In Snaps, the story centered on Ginger and her transformation from girl to woman, freaky to popular, outcast to predator. Unleashed deals with Brigitte not only attempting to control the change, but attempting to escape another lycanthrope that is hot on her trail — and looking to mate. And she has to do all of this while attempting to acquire her monk’s hood from a creepy hospital orderly, Tyler (Eric Johnson). The movie has all the traditional “vs.” covered. — man vs. man, man vs. nature and man vs. himself.
Also, like its predecessor, Unleashed has great performances. Emily Perkins, as Brigitte, really comes into her own in the movie. At first glance, Perkins’ character seems weak. But deeper study shows Brigitte is a far cry from weak. Not only is she stronger than Ginger ever was, she has many more issues to deal with. And Perkins absolutely nails the role of the troubled Brigitte. She shows even more depth to the character than in Snaps. Much credit should go to first-time writer Megan Martin, as she managed to do something very few sequels do: She developed Brigitte’s character based on the trauma Brigitte went through in the first film. Perkins has the fangs to tear into the more complex character, and with ease.
Nipping at Perkins’ heels is Tatiana Maslany. As Ghost, a girl who befriends B in rehab, newcomer Maslany does a more-than-adequate job of showing there is more than meets the eye to Ghost. She is definitely one to watch, as Ghost’s manic behavior demands you keep at least one eye on her every time she is on screen because she bounces around more than a crackhead with ADD looking for a fix. Playing Ghost would be no easy job for a seasoned actor, and Maslany not only takes the part in stride, it would be hard to imagine anyone else in that role.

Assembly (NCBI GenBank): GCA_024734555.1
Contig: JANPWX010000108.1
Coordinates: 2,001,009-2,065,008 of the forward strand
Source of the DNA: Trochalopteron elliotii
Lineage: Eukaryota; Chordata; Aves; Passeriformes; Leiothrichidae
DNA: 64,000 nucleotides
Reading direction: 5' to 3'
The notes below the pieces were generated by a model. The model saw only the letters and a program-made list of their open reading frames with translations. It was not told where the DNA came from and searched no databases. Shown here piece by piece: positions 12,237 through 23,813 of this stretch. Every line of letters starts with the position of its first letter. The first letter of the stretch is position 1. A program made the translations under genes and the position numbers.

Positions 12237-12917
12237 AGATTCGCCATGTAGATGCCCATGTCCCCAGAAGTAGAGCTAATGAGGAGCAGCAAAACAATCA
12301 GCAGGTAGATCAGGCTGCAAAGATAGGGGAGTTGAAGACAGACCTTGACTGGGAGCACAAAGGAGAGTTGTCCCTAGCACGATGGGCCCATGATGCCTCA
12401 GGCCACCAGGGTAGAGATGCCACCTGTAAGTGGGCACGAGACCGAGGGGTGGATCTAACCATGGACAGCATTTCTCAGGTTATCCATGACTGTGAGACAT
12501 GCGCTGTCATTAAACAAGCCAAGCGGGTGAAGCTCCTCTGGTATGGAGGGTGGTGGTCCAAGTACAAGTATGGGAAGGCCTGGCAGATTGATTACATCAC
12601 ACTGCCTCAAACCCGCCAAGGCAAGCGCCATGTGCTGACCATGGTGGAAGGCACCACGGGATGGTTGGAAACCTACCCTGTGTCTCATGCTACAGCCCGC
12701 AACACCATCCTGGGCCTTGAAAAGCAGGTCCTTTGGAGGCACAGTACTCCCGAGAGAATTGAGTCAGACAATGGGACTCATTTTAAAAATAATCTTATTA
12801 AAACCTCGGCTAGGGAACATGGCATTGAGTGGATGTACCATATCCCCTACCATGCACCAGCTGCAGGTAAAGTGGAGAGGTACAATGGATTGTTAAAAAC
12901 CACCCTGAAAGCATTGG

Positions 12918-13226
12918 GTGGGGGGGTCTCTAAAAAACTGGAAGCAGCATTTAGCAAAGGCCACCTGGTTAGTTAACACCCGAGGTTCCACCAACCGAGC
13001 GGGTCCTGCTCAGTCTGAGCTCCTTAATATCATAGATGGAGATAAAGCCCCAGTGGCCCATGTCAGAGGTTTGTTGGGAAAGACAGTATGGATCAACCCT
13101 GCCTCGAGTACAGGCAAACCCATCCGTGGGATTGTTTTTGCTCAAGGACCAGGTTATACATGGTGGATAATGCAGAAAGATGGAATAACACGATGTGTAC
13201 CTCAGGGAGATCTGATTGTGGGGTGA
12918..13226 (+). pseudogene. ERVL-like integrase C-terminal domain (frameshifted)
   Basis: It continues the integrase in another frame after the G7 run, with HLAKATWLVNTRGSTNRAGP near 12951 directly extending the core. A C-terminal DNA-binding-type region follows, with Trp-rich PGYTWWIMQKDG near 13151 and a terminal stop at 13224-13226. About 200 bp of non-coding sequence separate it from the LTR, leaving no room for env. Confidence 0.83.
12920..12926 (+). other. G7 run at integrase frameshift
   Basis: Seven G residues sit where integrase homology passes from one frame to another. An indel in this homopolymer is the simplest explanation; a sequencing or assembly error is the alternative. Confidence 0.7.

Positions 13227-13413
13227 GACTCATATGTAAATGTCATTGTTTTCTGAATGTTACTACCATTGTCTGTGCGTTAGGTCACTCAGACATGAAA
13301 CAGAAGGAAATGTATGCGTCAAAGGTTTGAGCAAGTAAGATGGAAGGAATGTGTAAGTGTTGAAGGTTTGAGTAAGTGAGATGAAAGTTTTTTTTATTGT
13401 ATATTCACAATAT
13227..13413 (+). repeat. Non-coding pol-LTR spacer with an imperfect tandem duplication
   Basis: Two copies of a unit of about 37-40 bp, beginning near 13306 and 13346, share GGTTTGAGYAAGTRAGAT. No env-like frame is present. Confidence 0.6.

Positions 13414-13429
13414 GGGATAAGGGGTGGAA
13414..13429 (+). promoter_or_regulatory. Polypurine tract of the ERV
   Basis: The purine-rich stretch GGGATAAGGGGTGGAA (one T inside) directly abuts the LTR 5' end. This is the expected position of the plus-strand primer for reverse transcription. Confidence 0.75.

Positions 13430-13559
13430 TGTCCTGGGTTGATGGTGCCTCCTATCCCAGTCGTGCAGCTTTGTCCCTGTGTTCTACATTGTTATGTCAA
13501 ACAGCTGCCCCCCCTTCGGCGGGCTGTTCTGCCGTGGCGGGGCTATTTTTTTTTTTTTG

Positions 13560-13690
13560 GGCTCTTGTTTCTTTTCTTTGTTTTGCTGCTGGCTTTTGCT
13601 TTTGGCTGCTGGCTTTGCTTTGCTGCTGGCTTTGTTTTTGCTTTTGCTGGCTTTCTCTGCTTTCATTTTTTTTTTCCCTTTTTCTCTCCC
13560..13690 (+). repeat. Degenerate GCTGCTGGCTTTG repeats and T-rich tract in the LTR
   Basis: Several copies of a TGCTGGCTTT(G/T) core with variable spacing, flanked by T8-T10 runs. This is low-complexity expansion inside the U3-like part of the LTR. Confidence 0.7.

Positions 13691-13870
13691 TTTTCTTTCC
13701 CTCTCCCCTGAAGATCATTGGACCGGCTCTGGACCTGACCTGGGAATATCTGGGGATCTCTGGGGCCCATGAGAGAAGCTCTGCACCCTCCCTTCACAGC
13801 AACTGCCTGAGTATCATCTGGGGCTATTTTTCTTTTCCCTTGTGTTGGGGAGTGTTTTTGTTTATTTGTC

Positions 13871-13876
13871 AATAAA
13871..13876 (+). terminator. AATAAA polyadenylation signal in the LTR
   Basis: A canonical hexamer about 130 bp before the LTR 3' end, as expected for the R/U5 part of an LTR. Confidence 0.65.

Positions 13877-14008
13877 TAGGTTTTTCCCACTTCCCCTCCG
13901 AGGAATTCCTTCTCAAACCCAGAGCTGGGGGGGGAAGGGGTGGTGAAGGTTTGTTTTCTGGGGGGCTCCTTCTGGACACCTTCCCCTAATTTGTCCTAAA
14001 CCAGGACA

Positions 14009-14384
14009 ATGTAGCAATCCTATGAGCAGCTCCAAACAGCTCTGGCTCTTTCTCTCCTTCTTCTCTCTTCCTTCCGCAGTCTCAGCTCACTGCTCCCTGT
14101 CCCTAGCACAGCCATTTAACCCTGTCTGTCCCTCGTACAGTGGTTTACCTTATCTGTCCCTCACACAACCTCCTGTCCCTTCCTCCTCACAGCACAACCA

Rounding out the supporting cast are Eric Johnson as the perverted Tyler and Janet Kidder (Darkness Falling, Bride of Chucky) as the tough-love doctor, Alice. While both are capable in their roles, the real magic happens when they interact with Brigitte. Perkins not only plays well off both actors, they seem to shine a little more when they are sharing a scene with her. Again, while the dialogue is not quite as strong as Snaps’, the scenes between Perkins and the other actors are top notch.
Note, the script is not bad — it is actually quite good. But when compared with the original, it is not quite as good.
What is really missing from Unleashed is Ginger. While she is in the movie for brief scenes as B’s “devil-on-the-shoulder,” the lack of screen time is noticeable. One of the best things about the original was the synergy between Ginger and B. While Perkins manages to bring out the best in those on screen with her, her relationship with Ginger was on another level and the obvious closeness of the two sisters is missed.
However, the most is made from the few scenes Ginger and B share. While Ginger constantly tries to persuade B to give into the change, B constantly fights her. This inner battle only solidifies the idea that B is a much stronger young woman than her sister ever was, because the only thing she ever focuses on is avoiding the change, while Ginger — more or less — let it happen. Yet, even as she has grown stronger, B has problems living in her sister’s shadow — even if Ginger is dead.